Travel Tuesday: Bodegas Hermanos Peciña S.L.
"Drinking good wine with good food, in good company is one of life's most civilized pleasures." - Michael Broadbent #Wine
And meeting these three last year was one of highlights from my trip to Rioja last year. Their passion, their dedication and their desire was evident in everything they told us, everything I seen while I was there and each wine I sniffed, spilled, swirled and eventually slurped down with reckless abandon.
If you ever wanted abundant authenticity in a bottle, this is the place to find it. There's no clever or slick marketing going on here, no cutesy animals on the label, and no failed attempts to be overly clever with the label verbiage. Is authenticity a big deal to you when it comes to wine? If not, maybe you're not far enough along the path to notice, but if you keep going I think it will become a priority for you.
Some on the cynical side of the equation may just scoff at my pursuit for authenticity in regards to wine. Perhaps you’re thinking; "oh it [authenticity] has just become another brand to be sold and packed to an unsuspecting group of slack-jawed vino-sapiens who wouldn't know better anyway".
Wait a minute folks, just slow your roll for second, I’m just as skeptical and cynical as the next guy; the rose colored glasses had been slapped off my face by the hard-cold realities of life long ago. Nay I say, the wines of Rioja offer the customer something far more than a vain spectral performance, attempting to hold its self up as the paragon of wine virtue.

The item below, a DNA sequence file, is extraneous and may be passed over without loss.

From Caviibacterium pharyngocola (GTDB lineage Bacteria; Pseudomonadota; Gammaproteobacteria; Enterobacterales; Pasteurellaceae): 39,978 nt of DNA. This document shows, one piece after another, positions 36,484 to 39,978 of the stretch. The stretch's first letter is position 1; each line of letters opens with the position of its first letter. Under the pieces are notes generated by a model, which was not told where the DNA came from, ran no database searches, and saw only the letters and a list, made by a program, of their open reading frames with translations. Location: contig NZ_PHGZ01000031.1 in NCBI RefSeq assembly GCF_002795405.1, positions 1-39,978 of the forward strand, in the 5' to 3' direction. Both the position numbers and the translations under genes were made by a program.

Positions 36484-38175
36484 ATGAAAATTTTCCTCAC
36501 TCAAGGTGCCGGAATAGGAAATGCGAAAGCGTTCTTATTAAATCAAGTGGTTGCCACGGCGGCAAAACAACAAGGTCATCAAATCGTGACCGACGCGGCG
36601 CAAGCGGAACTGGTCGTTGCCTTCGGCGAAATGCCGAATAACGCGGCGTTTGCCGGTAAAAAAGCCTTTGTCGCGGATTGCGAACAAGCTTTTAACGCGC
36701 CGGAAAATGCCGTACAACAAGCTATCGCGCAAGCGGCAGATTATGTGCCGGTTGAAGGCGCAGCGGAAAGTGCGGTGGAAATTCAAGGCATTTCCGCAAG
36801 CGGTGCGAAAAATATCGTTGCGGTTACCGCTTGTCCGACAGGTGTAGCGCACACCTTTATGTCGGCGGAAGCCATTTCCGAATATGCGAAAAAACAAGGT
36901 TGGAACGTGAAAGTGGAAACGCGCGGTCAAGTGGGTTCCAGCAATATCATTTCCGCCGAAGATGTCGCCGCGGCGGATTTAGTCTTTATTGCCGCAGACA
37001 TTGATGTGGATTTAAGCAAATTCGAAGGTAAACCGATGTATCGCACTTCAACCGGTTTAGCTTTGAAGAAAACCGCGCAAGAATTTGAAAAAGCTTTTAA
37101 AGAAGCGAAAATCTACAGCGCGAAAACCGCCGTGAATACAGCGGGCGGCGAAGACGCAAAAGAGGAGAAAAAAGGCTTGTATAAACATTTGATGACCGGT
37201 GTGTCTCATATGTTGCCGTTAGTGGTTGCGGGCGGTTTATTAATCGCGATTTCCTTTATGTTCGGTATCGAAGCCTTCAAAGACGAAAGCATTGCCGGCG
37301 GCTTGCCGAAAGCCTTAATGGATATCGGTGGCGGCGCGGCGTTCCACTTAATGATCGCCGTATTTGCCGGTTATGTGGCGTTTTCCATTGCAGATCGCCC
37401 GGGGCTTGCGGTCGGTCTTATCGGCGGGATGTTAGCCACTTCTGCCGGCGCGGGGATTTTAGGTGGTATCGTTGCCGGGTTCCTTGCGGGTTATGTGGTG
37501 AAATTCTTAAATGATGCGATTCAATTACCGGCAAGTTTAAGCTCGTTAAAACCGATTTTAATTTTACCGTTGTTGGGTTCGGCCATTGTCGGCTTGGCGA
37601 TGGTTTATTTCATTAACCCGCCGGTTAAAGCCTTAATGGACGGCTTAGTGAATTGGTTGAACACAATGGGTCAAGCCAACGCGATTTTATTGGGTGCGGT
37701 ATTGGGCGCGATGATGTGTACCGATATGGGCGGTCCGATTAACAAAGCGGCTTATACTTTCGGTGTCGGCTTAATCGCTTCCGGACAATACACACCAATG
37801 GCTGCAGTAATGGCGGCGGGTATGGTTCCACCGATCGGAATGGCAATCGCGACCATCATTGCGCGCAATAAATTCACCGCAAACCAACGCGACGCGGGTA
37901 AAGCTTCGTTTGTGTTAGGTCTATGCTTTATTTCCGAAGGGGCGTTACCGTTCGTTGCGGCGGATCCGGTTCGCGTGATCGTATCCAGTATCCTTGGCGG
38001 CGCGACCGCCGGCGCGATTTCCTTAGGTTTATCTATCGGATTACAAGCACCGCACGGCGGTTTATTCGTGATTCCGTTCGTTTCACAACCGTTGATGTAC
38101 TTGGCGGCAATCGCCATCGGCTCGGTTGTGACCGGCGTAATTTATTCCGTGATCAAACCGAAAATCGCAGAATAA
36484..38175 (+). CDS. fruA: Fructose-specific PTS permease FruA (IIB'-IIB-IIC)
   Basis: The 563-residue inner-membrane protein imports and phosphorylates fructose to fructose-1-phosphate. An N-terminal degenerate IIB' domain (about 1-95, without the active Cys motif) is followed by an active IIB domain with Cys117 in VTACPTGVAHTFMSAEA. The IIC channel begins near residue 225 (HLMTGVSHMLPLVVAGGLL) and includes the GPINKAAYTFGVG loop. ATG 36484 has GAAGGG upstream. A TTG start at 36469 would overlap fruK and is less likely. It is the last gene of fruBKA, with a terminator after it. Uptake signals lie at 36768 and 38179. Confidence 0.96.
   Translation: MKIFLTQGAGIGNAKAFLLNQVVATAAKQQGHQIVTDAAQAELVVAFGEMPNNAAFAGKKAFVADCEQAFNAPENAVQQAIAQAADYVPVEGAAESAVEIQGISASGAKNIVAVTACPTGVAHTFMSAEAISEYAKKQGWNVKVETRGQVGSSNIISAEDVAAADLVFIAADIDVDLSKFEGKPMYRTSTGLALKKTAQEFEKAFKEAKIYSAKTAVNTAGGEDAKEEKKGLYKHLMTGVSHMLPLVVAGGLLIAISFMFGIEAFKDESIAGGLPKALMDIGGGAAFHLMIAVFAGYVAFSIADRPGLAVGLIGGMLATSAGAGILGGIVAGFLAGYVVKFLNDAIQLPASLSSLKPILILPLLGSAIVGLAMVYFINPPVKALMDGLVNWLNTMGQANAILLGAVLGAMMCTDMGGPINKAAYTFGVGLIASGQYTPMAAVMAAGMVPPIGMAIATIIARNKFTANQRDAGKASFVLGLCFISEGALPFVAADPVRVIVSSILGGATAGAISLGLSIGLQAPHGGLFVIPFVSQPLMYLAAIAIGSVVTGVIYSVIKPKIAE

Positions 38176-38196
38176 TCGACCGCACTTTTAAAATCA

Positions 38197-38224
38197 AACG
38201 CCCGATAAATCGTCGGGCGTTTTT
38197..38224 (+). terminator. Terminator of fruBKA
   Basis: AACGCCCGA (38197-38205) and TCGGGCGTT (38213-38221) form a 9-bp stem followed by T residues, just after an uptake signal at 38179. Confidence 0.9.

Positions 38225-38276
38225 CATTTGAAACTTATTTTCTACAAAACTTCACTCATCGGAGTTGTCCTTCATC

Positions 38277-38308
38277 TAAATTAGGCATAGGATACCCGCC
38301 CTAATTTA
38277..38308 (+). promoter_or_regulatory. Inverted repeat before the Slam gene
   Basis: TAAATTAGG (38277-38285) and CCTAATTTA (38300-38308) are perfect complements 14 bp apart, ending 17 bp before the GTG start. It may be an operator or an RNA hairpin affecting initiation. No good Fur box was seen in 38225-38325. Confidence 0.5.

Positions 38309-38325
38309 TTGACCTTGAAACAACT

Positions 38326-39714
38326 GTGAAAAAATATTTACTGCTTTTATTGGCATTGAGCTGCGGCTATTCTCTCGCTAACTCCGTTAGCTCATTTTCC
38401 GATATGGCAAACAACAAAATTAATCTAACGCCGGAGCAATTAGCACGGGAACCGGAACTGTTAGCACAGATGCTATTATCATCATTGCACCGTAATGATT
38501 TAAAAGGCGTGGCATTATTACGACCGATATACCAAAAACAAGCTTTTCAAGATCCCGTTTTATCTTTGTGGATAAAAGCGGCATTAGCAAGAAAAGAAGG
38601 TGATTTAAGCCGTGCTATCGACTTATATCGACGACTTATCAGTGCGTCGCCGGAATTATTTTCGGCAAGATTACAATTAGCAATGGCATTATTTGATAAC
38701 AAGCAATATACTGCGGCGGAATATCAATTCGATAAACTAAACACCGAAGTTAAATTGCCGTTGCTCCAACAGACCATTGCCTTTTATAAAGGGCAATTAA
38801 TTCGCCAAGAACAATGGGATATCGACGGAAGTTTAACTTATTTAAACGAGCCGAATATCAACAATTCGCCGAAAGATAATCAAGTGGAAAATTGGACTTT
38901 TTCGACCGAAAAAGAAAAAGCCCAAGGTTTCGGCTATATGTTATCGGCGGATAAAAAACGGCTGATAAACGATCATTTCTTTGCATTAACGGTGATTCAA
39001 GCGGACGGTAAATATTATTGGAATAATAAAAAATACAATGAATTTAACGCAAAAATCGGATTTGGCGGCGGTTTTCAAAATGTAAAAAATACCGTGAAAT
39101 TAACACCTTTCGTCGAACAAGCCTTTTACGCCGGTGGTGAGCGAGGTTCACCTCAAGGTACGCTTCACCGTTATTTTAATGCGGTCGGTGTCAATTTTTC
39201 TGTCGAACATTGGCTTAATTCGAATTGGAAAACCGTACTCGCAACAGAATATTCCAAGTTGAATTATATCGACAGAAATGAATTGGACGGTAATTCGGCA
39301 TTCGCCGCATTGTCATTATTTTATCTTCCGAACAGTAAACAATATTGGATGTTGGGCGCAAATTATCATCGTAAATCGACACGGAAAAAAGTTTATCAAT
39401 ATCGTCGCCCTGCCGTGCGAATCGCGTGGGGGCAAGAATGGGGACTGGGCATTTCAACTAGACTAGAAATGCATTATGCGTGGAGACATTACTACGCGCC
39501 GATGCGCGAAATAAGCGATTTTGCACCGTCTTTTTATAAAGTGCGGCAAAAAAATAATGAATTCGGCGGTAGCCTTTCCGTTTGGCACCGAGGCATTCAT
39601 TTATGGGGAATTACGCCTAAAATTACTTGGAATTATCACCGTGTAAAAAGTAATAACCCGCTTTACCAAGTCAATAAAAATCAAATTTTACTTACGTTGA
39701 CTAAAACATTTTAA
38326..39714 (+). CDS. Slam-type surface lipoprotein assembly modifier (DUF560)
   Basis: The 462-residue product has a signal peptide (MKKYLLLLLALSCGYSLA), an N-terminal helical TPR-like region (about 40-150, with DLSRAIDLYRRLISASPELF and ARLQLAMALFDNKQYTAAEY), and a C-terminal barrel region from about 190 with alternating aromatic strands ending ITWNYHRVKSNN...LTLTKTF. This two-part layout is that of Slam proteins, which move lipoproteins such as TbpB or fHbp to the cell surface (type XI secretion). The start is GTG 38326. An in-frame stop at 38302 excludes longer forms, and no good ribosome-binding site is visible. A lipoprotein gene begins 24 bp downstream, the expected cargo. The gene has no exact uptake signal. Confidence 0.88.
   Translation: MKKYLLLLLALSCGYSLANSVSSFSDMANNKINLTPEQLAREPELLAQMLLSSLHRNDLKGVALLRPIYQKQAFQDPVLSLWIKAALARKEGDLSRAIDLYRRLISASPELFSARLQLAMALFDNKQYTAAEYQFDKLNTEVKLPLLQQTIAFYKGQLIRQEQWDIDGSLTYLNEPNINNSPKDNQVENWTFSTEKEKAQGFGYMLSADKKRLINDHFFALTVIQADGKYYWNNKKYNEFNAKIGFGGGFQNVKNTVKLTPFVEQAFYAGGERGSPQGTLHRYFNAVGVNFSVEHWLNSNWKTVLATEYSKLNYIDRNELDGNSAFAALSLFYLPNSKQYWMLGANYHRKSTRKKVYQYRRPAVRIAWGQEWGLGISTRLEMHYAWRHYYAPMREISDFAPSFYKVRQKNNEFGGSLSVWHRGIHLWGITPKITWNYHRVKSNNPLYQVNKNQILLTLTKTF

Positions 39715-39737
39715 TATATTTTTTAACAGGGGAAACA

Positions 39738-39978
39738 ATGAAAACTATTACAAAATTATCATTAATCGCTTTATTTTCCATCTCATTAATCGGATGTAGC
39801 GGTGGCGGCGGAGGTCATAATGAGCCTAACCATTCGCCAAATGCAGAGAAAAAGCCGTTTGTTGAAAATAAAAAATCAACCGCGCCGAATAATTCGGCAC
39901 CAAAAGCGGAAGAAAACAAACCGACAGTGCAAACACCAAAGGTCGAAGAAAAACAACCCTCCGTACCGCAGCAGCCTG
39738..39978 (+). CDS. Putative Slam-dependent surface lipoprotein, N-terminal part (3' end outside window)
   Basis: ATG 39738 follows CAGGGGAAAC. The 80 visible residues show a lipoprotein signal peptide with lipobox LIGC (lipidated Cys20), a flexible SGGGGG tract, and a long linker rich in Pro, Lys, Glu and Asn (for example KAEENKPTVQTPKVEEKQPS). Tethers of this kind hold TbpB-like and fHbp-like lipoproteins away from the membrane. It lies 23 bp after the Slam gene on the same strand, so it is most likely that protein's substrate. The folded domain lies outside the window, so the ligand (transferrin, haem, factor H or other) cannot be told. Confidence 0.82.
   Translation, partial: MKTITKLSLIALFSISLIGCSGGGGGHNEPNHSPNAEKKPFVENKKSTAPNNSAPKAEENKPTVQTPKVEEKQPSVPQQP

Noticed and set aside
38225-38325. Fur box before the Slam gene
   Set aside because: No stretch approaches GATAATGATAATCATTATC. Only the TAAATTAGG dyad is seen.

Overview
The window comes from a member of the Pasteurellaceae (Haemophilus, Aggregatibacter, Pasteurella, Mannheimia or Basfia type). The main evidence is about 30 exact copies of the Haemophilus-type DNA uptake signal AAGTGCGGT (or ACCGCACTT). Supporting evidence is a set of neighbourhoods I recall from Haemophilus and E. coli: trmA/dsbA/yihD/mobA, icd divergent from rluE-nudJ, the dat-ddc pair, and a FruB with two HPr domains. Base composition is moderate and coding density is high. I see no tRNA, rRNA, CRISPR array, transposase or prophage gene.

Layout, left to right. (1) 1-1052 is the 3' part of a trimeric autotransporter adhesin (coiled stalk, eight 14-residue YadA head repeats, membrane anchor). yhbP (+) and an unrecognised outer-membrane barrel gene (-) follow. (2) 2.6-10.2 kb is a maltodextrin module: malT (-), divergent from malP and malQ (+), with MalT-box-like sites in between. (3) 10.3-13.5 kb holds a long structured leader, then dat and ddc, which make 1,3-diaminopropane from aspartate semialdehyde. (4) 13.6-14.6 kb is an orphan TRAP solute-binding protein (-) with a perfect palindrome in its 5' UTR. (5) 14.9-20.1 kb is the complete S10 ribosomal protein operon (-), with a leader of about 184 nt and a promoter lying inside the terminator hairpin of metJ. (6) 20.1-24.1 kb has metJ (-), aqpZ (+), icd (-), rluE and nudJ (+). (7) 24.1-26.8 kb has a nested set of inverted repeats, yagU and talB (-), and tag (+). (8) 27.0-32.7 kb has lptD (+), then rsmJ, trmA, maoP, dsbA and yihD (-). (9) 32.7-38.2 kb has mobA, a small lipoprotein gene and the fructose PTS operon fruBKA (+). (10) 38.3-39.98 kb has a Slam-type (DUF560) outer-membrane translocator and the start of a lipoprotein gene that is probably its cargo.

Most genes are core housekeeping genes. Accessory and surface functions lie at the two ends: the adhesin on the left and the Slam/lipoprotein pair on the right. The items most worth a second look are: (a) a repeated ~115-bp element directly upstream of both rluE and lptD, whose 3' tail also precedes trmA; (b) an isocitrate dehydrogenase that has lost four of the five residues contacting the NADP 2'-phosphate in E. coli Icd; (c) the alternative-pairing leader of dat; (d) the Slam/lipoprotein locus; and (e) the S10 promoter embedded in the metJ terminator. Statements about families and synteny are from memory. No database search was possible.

Did I have to go all the way to Rioja to find this kind of authenticity? The quick answer is no, it can be found here domestically. But in my opinion there's something far more "real" here than what meets the eye, something generations old, pumping the blood [Tempranillo] in the heart of tradition.
I'm not sure my words can adequately describe the sense of place I found during my visit, not only in the wines, but also in the folks behind the label, the people who call Rioja home. In the picture above you can see the Peciña's, three generations with Pedro Senior in the middle and Junior, on the left.
Okay I hope I've some how tempted you to stick around for part two of this Travel Tuesday tale, where I'll get into the tasting notes and the great food, [the cook I wanted to take back with me to the U.S.] so stick around the next installment will appear here tomorrow cheers!
The stair-way to heaven? Hmmm, perhaps?
See what happens when wine-bloggers think they've seen it all?
Shhhh, be very, very quiet the Gran Reserva wines are sleeping.